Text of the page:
Many employers don’t give a second thought to their job titles and others want to get too creative with them. Both of these scenarios can be dangerous to the recruitment process because a job title is the company’s first impression to the candidate. Job titles are more important than we think. So lets delve into this important topic in order to stop making those recruiting mistakes and, in turn, start increasing the number of qualified applicants.
The most important point to keep in mind when creating a job title is simplicity. The more complex your job title is the less likely a candidate will be to click on or apply to the job. Many employers want to use titles that include words like super star, guru, or hotshot. This type of phrasing will make the job less readable. The candidate will not understand what the job entails or what level of employee it requires. This will cause the potential quality candidate to avoid clicking on it, the opposite of what we are looking to achieve. While keeping it simple, make sure it is still specific enough that the candidate knows generally what the job will actually involve.
Avoiding abbreviations in your job title will allow candidates to have an easier time finding the job. This is another tactic to make the job appear clean and straightforward to the job seeker. The exception would be if the abbreviation was frequently used in the industry, for example, RN for registered nurse.
Do not add anything extra to the job title. Adding extra information, like salary or numbers, will make your job description look cluttered and confusing – making the job seekers steer clear.
If the employer really feels they need to be creative to attract the right candidate, the appropriate place to express creativity is in the job description. Just make sure the job title and the job description match up so you don’t confuse the candidate.
One mistake often made by employers is posting an internal job title to their ATS or website that is used within the company, without taking into consideration what job seekers may be using as searchable job titles. It is very important to create a different title that will attract and make sense to the job seeker. For Instance, if its a Regional Sales Position, the job title should not be Regional New Business Account Executive. Sales should definitely be in the title.
An analysis done by Appcast.io found that job titles containing 50-60 characters had a higher click to apply ratio than titles with 30-40 characters. Having a job title that is less then 30 characters or more than 80 characters had a significantly lower click to apply ratio.
Researching For Best Results
Begin putting yourself in the job seekers shoes and thinking about keywords. What are these candidates going to be searching for? The best way to figure this out is research.
Begin by searching for other job postings for the same job you are trying to fill. This way you can see what job titles come up in your search. You want candidates to be able to find and apply to your job posting so figuring out how to be better than your competition is an important step. You can also do some research on the copy while you are at it!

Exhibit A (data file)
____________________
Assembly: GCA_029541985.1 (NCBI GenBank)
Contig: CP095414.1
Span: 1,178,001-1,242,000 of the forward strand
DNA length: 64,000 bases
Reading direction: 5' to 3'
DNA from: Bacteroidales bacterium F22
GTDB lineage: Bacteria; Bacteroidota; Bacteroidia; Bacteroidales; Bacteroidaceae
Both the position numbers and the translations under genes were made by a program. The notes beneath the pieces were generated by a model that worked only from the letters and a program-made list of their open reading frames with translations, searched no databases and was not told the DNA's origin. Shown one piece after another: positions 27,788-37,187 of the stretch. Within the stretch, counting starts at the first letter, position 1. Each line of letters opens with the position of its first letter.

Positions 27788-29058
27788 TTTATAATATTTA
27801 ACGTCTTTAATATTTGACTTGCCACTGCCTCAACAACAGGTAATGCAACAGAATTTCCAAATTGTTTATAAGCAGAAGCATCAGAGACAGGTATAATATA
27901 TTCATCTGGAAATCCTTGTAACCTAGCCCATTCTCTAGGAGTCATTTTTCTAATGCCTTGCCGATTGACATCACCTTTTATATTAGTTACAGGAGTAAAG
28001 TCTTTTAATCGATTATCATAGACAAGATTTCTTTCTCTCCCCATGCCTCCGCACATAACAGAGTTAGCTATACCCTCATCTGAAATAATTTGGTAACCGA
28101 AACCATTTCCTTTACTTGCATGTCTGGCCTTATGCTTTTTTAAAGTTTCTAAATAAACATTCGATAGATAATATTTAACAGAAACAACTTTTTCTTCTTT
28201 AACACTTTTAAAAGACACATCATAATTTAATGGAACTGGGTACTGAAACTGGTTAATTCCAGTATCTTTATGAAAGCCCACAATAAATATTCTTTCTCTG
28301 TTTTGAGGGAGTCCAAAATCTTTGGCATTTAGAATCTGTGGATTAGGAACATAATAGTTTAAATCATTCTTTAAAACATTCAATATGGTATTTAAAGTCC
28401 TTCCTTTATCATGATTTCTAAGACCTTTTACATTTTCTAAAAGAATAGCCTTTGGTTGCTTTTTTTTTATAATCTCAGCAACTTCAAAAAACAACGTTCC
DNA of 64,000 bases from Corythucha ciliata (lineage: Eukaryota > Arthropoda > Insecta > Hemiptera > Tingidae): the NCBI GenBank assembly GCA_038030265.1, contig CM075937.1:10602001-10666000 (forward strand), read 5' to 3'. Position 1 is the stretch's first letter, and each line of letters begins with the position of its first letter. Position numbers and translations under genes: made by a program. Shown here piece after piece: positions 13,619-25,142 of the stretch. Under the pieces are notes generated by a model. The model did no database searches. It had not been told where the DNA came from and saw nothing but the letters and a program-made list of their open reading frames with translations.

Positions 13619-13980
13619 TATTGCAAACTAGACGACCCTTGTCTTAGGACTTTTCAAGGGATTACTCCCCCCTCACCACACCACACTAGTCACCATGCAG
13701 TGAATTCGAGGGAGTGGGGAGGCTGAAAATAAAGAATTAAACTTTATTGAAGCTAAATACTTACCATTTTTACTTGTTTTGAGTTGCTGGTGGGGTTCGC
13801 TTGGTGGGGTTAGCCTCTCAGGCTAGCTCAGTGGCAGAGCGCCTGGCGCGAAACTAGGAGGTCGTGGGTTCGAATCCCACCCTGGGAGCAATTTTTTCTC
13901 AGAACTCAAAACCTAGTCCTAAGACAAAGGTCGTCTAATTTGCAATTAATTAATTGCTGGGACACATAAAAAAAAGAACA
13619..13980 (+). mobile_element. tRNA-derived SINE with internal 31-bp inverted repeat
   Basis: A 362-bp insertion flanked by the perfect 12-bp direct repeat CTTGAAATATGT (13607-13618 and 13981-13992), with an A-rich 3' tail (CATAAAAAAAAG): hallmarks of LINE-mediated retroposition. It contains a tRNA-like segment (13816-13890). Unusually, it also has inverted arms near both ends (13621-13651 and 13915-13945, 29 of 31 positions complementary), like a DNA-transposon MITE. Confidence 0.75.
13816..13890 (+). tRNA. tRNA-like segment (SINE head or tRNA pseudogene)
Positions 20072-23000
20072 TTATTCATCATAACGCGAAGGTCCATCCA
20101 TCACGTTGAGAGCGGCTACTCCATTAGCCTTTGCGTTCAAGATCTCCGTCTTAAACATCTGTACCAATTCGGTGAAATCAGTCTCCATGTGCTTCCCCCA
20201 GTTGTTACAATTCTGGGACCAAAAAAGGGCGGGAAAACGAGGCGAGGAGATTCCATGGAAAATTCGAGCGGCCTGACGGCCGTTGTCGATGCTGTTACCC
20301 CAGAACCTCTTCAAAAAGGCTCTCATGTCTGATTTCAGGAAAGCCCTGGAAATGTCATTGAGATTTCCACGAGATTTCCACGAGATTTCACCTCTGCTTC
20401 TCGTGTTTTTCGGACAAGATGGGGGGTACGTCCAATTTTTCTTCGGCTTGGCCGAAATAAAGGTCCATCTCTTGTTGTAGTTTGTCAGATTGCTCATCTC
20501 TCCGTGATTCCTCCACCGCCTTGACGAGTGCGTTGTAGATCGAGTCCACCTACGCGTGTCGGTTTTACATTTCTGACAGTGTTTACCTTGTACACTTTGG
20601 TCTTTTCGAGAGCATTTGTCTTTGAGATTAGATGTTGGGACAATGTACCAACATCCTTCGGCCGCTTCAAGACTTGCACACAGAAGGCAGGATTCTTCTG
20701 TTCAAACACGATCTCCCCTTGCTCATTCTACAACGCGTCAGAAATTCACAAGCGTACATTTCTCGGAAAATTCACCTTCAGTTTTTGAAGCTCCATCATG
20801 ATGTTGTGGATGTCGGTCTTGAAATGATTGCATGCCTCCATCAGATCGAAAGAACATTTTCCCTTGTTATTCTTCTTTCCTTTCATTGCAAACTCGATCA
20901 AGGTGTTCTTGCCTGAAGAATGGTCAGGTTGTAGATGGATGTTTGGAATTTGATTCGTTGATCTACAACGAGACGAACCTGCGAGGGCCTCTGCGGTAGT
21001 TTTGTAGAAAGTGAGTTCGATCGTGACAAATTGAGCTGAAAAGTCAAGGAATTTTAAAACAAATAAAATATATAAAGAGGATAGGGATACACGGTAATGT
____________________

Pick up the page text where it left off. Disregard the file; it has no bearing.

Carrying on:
To really be affective, you should be spending the time to create candidate personas. These are just like the buyer personas that marketer’s use, except the personas you are creating are not looking to be customers of your company; they are looking to be employees. Specifically, a candidate persona is a fictitious person who is your ideal candidate. You can have multiple candidate personas. The personas will include your candidate’s background, goals, challenges, objections, fears, and anything else that is important to your company and the job.
So where are you getting all of this data for your candidate personas? Research! Doing this research is important to be successful. This includes interviews, surveys, and a lot of analysis. Once the personas are created, you will know what the perfect candidate is looking for in a job posting, allowing you to create a better one.
Another research tactic that can help you discover the most effective job description is A/B testing. When you use A/B testing you are taking two different job titles (both of which you think will be successful) and you are comparing them to see which performs better. That way, you can make the appropriate changes to get the best results possible.
Employee Job Titles
Lastly, having creative titles isn’t a bad thing but it should only be used for your current employees, NOT for recruiting. It was actually found to be beneficial for employees to create their own job titles. A study by the Academy of Management Journal found that employees that were able to create their own job title were less stressed and burned out over all. It gives them more self expression and a creative outlet. It is important to realize, though, that the company culture must support this type of creativity otherwise the employees will not respond as well.
It is more difficult with smaller companies. Many employees have to do a multitude of different things to keep the company going. Sometimes the job description of an employee at a smaller company won’t accurately reflect what that person actually does. This is where it becomes even more beneficial for the employee to sit down and write out everything they do during their time at work. They should be making sure that they include the roles that they spend the most time on in their job title. This way they feel like they are getting the credit and recognition for the job that they are doing. It is also important for resume writing, allowing future employers to understand what their job entailed.
Now you realize the importance that your job titles have on your potential applicants. Taking tips from this article will allow you to become more successful in your recruiting and increase the amount and quality of candidates coming from each job post.